Written by Whiterock alumnus, Roop Aujla.
I am a 43-year old man who has battled alcohol addiction for most of my adult life. I realized that I had gone from a social drinker to somebody with an alcohol dependency when it first started to affect my family life, work, and social life. The results were negative, but like many others I would come to know, I thought I could “deal with it” myself. I told myself that I could stop, or drink as little as I wanted, if I chose to do so. This was not true, however, and it took years of physical toll on my body and health consequences for me to seek help.
When I was finally ready to seek treatment, I was not sure of my options or where to look for help. My family physician sent me to Creekside for detox and I was given a referral to a treatment centre in Maple Ridge. I spent 42 days in-house at that facility and left feeling like I had finally gotten help for my addiction. I would soon learn that relapses are very common.
I relapsed within two weeks thinking I would just have one drink. That one drink turned into a five-day drinking session which resulted in my admittance to the emergency room and Creekside once again. I still wasn’t one-hundred-percent committed to getting help. I was ashamed and had been hiding my alcohol use for years. I felt I could just stop when I wanted. I wasn’t that bad, people just didnt know how much stress I had in my life. I would blame anyone or anything I could think of, but I wasn’t ready to blame myself and take responsibility for my actions.
This went on for many years: sober for a few weeks, then end up in the emergency room vomiting blood. Back home and sober for a few more weeks, until the cycle would repeat itself. After years of abusing alcohol, I was told by my emergency room specialists that the ethanol in the alcohol had punched holes in my esophagus and I was losing blood. I was given a blood transfusion and told that if I did not stop the alcohol abuse, I would eventually make things worse and I would die as a result of blood loss. I went home with the resolve that I wanted to live.
I had too much to lose. Watching my children grow up, get married, and raise their own families was in the forefront of my mind. I remained sober for almost a month until the bottle called me back one day. I drank until I felt I was going to die. I was shaking uncontrollably that morning, sweating with chills, dehydrated, vomiting blood, and unable to think clearly. I called and told my family that I needed help. I was afraid. My sister was able to find out about an Edgewood Health Network facility in Whiterock, near Vancouver.
Within one hour I was walking into the centre. I would later learn that the decision to go to Whiterock very well saved my life. From the onset, I received support and guidance. All my initial concerns were addressed by a counsellor who had joined the admissions person in the office. The nurse practitioner gave me medication to help with my withdrawal and the 24-hour medical staff monitored me closely for several days. I almost made the decision to leave due to financial issues, however the counsellor made me realize that I needed to stay and give it a chance. My life was more important than any monetary cost. To this day I am very thankful for meeting that counsellor and helping me turn my life around.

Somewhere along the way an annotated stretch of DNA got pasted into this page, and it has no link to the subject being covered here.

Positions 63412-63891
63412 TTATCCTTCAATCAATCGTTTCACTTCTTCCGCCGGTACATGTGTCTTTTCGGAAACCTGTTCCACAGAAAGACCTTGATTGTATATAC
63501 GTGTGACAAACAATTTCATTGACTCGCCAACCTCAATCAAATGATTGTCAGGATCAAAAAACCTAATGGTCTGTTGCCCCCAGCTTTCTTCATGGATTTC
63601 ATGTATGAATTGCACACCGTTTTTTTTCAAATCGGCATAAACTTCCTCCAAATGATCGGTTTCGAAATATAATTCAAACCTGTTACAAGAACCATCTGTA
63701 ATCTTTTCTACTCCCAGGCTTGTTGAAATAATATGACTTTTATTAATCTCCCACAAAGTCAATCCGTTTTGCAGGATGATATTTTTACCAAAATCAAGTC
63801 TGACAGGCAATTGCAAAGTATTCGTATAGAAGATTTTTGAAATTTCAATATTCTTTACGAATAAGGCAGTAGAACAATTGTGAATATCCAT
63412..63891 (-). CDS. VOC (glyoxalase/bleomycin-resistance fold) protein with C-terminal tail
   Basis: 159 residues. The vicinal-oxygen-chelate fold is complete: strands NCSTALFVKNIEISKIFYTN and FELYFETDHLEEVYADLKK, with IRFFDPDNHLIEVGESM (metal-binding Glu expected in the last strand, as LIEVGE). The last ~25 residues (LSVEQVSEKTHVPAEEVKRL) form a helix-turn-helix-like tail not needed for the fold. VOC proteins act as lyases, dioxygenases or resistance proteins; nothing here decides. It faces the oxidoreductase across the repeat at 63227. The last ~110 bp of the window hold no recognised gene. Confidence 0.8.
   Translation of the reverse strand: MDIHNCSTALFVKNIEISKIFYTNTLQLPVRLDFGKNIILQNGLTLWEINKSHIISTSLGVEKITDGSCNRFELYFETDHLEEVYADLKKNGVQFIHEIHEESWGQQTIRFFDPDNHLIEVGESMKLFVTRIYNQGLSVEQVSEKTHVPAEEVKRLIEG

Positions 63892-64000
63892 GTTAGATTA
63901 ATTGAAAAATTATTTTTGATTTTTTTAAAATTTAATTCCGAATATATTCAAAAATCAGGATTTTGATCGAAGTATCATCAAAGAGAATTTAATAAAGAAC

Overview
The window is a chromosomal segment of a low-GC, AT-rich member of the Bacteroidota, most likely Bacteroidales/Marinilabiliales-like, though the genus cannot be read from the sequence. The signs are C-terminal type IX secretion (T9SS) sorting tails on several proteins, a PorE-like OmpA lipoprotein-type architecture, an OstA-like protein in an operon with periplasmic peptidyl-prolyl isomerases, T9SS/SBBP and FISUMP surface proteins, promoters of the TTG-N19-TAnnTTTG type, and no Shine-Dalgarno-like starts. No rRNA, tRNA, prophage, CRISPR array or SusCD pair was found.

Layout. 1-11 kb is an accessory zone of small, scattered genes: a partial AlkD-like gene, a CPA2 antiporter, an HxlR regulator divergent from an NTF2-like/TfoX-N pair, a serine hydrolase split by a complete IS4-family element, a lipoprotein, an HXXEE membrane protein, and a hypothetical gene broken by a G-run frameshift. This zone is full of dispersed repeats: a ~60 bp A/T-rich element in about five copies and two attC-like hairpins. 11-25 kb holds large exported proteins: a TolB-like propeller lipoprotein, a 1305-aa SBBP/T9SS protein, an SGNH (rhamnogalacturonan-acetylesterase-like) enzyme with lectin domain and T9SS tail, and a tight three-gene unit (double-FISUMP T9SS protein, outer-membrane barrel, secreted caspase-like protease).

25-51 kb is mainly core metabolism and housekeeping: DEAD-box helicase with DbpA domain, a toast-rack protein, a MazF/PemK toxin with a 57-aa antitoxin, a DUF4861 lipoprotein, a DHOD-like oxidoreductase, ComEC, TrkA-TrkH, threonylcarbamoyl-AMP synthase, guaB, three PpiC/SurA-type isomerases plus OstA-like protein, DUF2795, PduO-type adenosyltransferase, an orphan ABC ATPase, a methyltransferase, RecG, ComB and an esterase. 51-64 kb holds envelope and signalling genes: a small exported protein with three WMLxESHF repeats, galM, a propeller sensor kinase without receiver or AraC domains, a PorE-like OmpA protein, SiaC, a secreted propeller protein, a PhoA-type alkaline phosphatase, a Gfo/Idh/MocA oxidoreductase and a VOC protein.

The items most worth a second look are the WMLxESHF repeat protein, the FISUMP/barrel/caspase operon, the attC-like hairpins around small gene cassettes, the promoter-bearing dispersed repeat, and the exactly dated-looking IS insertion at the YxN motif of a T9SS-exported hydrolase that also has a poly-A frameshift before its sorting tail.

One thing about EHN Whiterock that made me happy was that I was never judged. I was treated like a member of their family and felt at home. The support workers, nurses, doctor, and counsellors really care about each person. The level of comfort was something I had not felt at previous treatment centres. The encouragement and positive day-to-day help that I received made me want to succeed that much more.
What surprised me about EHN Whiterock was that the number of people in their care was quite small compared to other residential treatment programs. The smaller group makes the classes and discussions more personable. You feel like opening up and sharing more than if it was a bigger group. We would eat our meals together in the kitchen area, attend our daily classes, have time for personal reflection, and spend the remainder of the evening together watching a tv show or just chatting. I still keep in touch with many people and get together weekly.
It was also helpful to be able to spend time with family and friends. Every sunday, family members or friends can come and visit. It was a great way to overcome any feelings of being homesick. A perfect way to recharge for the week coming up. As well, each evening you can call anybody you would like to speak to.
I came to finally realize that I needed to make the change in my life—it was up to me to change. Once I was willing to accept that, the staff at EHN Whiterock were there to support and guide me each step of the way. I learned a lot from the theories we were taught. The on-site doctor also prescribed medications to help me with anxiety, depression, and dependency issues. The combination of the above things has helped me tremendously.
I am healthier than I have been in years. I was able to go back to school at 43 years old and now work full-time in a job where I get the chance to help others. I have been sober the longest I have been in 15 years. I owe EHN Whiterock for helping me turn my life around. I will forever be grateful for the day I took the chance and walked into EHN Whiterock. I highly recommend this centre for anybody battling addictions. Thanks for everything, EHN!!!